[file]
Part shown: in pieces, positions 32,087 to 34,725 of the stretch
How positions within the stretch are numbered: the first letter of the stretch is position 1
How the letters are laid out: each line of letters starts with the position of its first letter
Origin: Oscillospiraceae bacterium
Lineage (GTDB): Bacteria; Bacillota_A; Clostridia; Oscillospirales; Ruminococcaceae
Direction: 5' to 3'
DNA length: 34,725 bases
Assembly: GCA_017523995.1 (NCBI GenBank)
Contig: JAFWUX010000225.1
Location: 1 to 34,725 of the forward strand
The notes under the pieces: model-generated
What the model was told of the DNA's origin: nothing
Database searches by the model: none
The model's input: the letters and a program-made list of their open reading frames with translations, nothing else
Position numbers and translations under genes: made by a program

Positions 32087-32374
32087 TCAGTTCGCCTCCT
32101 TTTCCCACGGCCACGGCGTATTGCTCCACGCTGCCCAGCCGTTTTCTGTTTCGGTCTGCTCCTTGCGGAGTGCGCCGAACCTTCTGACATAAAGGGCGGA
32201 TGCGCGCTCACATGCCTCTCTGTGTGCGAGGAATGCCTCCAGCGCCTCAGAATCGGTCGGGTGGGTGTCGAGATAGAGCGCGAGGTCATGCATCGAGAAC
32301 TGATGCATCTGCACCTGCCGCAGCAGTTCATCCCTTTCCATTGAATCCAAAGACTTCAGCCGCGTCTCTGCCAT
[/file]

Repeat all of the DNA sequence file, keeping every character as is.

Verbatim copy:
Part shown: in pieces, positions 32,087 to 34,725 of the stretch
How positions within the stretch are numbered: the first letter of the stretch is position 1
How the letters are laid out: each line of letters starts with the position of its first letter
Origin: Oscillospiraceae bacterium
Lineage (GTDB): Bacteria; Bacillota_A; Clostridia; Oscillospirales; Ruminococcaceae
Direction: 5' to 3'
DNA length: 34,725 bases
Assembly: GCA_017523995.1 (NCBI GenBank)
Contig: JAFWUX010000225.1
Location: 1 to 34,725 of the forward strand
The notes under the pieces: model-generated
What the model was told of the DNA's origin: nothing
Database searches by the model: none
The model's input: the letters and a program-made list of their open reading frames with translations, nothing else
Position numbers and translations under genes: made by a program

Positions 32087-32374
32087 TCAGTTCGCCTCCT
32101 TTTCCCACGGCCACGGCGTATTGCTCCACGCTGCCCAGCCGTTTTCTGTTTCGGTCTGCTCCTTGCGGAGTGCGCCGAACCTTCTGACATAAAGGGCGGA
32201 TGCGCGCTCACATGCCTCTCTGTGTGCGAGGAATGCCTCCAGCGCCTCAGAATCGGTCGGGTGGGTGTCGAGATAGAGCGCGAGGTCATGCATCGAGAAC
32301 TGATGCATCTGCACCTGCCGCAGCAGTTCATCCCTTTCCATTGAATCCAAAGACTTCAGCCGCGTCTCTGCCAT